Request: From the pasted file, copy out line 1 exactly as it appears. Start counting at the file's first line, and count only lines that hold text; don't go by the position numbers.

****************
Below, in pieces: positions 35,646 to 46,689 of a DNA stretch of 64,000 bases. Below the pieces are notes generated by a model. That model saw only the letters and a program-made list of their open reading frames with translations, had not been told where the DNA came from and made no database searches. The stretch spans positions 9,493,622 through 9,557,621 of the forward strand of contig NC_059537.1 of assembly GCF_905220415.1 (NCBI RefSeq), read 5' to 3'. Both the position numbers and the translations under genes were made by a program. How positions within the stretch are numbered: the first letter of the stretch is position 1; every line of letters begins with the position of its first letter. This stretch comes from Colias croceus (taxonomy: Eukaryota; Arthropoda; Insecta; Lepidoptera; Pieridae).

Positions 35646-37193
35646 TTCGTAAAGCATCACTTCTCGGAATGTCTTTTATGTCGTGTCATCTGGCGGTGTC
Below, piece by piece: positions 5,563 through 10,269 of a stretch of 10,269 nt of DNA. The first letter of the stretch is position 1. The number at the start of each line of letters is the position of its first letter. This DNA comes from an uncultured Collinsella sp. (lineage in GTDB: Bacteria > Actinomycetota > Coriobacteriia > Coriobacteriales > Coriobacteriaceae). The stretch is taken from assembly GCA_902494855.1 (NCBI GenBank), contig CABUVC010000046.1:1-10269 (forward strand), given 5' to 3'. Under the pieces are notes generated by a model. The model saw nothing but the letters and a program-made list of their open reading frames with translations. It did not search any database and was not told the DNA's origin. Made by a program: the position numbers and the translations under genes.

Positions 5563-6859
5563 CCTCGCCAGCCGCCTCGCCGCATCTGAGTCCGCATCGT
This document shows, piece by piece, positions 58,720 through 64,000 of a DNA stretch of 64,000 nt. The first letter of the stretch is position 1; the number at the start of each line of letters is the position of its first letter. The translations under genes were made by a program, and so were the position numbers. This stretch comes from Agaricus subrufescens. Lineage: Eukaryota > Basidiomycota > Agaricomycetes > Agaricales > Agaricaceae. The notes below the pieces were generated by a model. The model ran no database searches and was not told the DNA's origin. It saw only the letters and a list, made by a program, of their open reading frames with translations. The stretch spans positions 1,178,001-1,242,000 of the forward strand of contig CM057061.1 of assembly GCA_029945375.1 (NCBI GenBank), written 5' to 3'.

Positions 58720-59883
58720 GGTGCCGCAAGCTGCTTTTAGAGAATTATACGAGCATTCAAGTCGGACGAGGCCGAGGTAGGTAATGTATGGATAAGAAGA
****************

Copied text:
Below, in pieces: positions 35,646 to 46,689 of a DNA stretch of 64,000 bases. Below the pieces are notes generated by a model. That model saw only the letters and a program-made list of their open reading frames with translations, had not been told where the DNA came from and made no database searches. The stretch spans positions 9,493,622 through 9,557,621 of the forward strand of contig NC_059537.1 of assembly GCF_905220415.1 (NCBI RefSeq), read 5' to 3'. Both the position numbers and the translations under genes were made by a program. How positions within the stretch are numbered: the first letter of the stretch is position 1; every line of letters begins with the position of its first letter. This stretch comes from Colias croceus (taxonomy: Eukaryota; Arthropoda; Insecta; Lepidoptera; Pieridae).